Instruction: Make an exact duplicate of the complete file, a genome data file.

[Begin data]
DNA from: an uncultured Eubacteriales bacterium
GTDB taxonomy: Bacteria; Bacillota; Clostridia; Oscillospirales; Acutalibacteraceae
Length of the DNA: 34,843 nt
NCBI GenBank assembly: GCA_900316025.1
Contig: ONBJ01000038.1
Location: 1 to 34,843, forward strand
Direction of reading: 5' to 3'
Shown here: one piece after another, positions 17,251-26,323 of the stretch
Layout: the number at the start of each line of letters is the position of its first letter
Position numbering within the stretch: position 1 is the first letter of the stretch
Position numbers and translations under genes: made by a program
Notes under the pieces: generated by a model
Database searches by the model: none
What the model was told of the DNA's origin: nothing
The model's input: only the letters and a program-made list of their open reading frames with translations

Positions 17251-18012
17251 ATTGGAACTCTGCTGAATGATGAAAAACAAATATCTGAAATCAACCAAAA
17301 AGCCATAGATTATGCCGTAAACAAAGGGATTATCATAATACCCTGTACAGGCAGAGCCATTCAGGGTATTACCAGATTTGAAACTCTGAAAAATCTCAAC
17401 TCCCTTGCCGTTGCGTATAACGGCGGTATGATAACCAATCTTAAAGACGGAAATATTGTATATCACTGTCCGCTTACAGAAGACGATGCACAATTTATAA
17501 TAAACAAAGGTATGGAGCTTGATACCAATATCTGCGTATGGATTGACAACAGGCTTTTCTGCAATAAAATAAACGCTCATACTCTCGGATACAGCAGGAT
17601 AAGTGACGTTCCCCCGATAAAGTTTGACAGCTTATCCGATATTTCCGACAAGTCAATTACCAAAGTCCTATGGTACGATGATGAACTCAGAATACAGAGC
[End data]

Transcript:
DNA from: an uncultured Eubacteriales bacterium
GTDB taxonomy: Bacteria; Bacillota; Clostridia; Oscillospirales; Acutalibacteraceae
Length of the DNA: 34,843 nt
NCBI GenBank assembly: GCA_900316025.1
Contig: ONBJ01000038.1
Location: 1 to 34,843, forward strand
Direction of reading: 5' to 3'
Shown here: one piece after another, positions 17,251-26,323 of the stretch
Layout: the number at the start of each line of letters is the position of its first letter
Position numbering within the stretch: position 1 is the first letter of the stretch
Position numbers and translations under genes: made by a program
Notes under the pieces: generated by a model
Database searches by the model: none
What the model was told of the DNA's origin: nothing
The model's input: only the letters and a program-made list of their open reading frames with translations

Positions 17251-18012
17251 ATTGGAACTCTGCTGAATGATGAAAAACAAATATCTGAAATCAACCAAAA
17301 AGCCATAGATTATGCCGTAAACAAAGGGATTATCATAATACCCTGTACAGGCAGAGCCATTCAGGGTATTACCAGATTTGAAACTCTGAAAAATCTCAAC
17401 TCCCTTGCCGTTGCGTATAACGGCGGTATGATAACCAATCTTAAAGACGGAAATATTGTATATCACTGTCCGCTTACAGAAGACGATGCACAATTTATAA
17501 TAAACAAAGGTATGGAGCTTGATACCAATATCTGCGTATGGATTGACAACAGGCTTTTCTGCAATAAAATAAACGCTCATACTCTCGGATACAGCAGGAT
17601 AAGTGACGTTCCCCCGATAAAGTTTGACAGCTTATCCGATATTTCCGACAAGTCAATTACCAAAGTCCTATGGTACGATGATGAACTCAGAATACAGAGC